Small business warning: Facebook could seriously damage your company’s health

FB-ThumbsUp_512If you’re a fledgling business, chances are the biggest hurdle you will face is how to get noticed without spending a fortune.

For many new businesses, the obvious answer appears to lay in Facebook.

Create a page for your business, it’s free, post on your profile, persuade friends and family to ‘like’ and before you know it, you’ve amassed a few hundred fans and you have an audience just waiting to hear about your news, products and services and to engage with you on a regular basis.

The fact is if you’re relying on Facebook as the shop window for your business you’re on a hiding to nothing.

Yes, sorry, folks, your content is highly unlikely to be seen even by the people who have liked your page.

You see, Facebook is a massive business in itself and it isn’t keen on other businesses, no matter how small, having something for nothing.

On average Facebook can choose to show an estimated 1,500 posts to any one person at any one time*, so it is constantly ‘deciding’ which posts we as Facebook users should see and inevitably, business pages are pushed to the bottom of the heap, no matter how engaging your content or how many or how few likes you have on your page.

This is what we in the trade call a decline in organic reach. Why is this happening? In their

Picture: The Telegraph

Picture: The Telegraph

article highlighting the issue, Facebook argue it’s inevitable simply because of the vast amount of content being pumped through its platform. Of course, the other explanation is simpler and arguably more truthful: they want your money.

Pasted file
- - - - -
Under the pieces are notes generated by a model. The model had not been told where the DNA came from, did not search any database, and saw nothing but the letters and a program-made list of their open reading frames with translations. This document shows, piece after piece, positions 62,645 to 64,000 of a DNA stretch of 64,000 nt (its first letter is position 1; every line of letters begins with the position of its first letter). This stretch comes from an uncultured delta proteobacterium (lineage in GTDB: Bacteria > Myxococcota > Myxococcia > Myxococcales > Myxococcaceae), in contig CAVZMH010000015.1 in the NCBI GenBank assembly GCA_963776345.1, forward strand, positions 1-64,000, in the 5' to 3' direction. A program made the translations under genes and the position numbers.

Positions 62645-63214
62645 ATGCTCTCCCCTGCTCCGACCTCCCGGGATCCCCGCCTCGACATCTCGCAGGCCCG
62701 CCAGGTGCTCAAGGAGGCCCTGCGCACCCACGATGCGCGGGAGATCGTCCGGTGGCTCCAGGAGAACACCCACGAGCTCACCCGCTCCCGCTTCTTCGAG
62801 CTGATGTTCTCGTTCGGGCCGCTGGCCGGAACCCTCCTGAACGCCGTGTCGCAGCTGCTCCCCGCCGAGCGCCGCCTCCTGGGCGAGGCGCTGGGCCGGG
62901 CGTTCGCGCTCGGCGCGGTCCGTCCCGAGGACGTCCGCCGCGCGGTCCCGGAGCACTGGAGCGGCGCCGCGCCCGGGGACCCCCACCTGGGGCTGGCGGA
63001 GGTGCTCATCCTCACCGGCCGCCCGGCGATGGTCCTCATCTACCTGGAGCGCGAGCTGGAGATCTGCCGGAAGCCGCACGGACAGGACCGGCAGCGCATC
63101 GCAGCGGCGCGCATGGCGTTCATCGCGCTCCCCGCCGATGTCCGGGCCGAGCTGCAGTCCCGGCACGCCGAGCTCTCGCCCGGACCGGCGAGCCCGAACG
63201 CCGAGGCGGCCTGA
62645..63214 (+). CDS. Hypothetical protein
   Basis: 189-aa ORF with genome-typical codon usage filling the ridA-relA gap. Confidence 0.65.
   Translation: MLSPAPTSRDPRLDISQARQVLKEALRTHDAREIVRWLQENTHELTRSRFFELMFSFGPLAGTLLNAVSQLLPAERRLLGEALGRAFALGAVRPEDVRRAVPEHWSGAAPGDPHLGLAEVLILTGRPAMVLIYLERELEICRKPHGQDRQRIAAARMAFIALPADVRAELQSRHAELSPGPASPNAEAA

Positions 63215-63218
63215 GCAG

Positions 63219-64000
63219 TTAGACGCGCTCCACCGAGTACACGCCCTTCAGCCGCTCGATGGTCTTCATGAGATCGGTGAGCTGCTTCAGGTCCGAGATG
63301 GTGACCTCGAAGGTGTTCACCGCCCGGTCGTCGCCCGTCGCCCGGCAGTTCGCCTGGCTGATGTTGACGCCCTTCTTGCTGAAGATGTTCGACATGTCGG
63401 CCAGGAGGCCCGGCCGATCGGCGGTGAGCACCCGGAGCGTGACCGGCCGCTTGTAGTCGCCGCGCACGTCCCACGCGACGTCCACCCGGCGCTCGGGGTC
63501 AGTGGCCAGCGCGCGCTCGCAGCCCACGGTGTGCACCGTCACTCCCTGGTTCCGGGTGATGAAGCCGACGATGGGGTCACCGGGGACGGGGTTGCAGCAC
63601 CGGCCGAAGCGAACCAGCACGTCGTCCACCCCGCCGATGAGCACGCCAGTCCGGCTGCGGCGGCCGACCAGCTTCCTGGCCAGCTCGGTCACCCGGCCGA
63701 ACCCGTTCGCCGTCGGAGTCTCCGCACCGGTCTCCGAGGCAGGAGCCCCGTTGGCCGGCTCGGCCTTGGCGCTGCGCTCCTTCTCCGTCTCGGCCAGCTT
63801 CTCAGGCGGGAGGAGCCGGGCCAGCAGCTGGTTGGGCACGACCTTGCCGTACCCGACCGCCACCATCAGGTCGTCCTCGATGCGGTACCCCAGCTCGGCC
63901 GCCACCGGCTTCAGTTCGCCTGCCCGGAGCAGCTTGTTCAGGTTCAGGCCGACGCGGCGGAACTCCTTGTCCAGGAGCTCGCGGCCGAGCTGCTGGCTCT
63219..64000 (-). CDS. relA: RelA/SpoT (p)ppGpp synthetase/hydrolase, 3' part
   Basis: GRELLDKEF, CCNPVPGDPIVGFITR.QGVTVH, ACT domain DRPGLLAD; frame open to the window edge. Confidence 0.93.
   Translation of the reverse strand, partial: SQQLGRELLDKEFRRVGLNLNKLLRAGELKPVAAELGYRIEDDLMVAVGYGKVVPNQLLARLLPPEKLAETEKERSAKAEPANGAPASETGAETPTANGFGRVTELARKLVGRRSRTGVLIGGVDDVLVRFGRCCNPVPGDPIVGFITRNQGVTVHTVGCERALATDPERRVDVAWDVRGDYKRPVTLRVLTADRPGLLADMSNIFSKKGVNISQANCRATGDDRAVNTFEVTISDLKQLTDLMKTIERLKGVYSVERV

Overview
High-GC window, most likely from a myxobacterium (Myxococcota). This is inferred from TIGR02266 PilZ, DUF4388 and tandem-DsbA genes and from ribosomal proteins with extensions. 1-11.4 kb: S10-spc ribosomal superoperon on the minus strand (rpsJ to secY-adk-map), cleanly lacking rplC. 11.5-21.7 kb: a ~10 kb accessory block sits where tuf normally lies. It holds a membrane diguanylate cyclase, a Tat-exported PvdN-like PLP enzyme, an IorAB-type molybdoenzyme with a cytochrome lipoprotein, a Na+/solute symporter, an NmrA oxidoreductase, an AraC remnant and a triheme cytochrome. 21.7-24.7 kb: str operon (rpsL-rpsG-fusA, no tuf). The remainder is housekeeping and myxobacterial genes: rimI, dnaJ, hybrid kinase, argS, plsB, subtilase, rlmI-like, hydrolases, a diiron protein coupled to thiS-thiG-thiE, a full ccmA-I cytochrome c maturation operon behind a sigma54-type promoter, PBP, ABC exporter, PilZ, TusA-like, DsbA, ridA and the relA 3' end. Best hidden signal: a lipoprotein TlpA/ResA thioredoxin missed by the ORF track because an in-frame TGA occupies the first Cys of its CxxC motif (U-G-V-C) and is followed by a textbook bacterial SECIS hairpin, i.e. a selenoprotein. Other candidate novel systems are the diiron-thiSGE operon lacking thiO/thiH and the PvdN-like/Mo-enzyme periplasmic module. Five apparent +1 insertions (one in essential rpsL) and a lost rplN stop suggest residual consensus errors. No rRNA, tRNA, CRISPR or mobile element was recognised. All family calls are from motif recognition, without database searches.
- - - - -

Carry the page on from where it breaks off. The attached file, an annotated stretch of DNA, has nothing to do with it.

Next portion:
It is estimated that your organic reach will drop to a paltry 1-2%, in cold hard figures that equates to 10-20 people who will see your posts if your business has 1,000 likes, if your business has around 100, that’s only one or two people who will be seeing your carefully crafted status updates. The prediction is that very soon it will be zero; if you don’t pay, no one will see your posts irrespective of whether they have liked your page.

The drop has already been noticeable, it was estimated businesses could reach around 16% of their fan base in 2012 but that has literally fallen off a cliff, in October last year the average went down to 12.05% but in February reach decreased again by almost half to 6.15%**.

You must have noticed the increase in sponsored links appearing in your own newsfeed. That’s how businesses can guarantee their posts are seen: they pay. It also explains the proliferation of unexpected posts in your newsfeed, a quick discussion around the fire at my son’s sailing camp last week quickly established how Facebook viewed some of us: one woman receives the latest in soft furnishings; another is the happy recipient of singles dating posts, even though she’s married; and for some reason Facebook thinks I need a constant stream of dieting tips and quick weight loss solutions.

Facebook is quick to point out that your fans do matter, in fact, they should matter so much to you that you are prepared to spend money to reach them.

Read Social Media Today’s full account and, if you’re a small business and you’re angry, you will find comments from some likeminded companies, who to put it mildly, are furious.

*source: Facebook
**Source: Social Media Today


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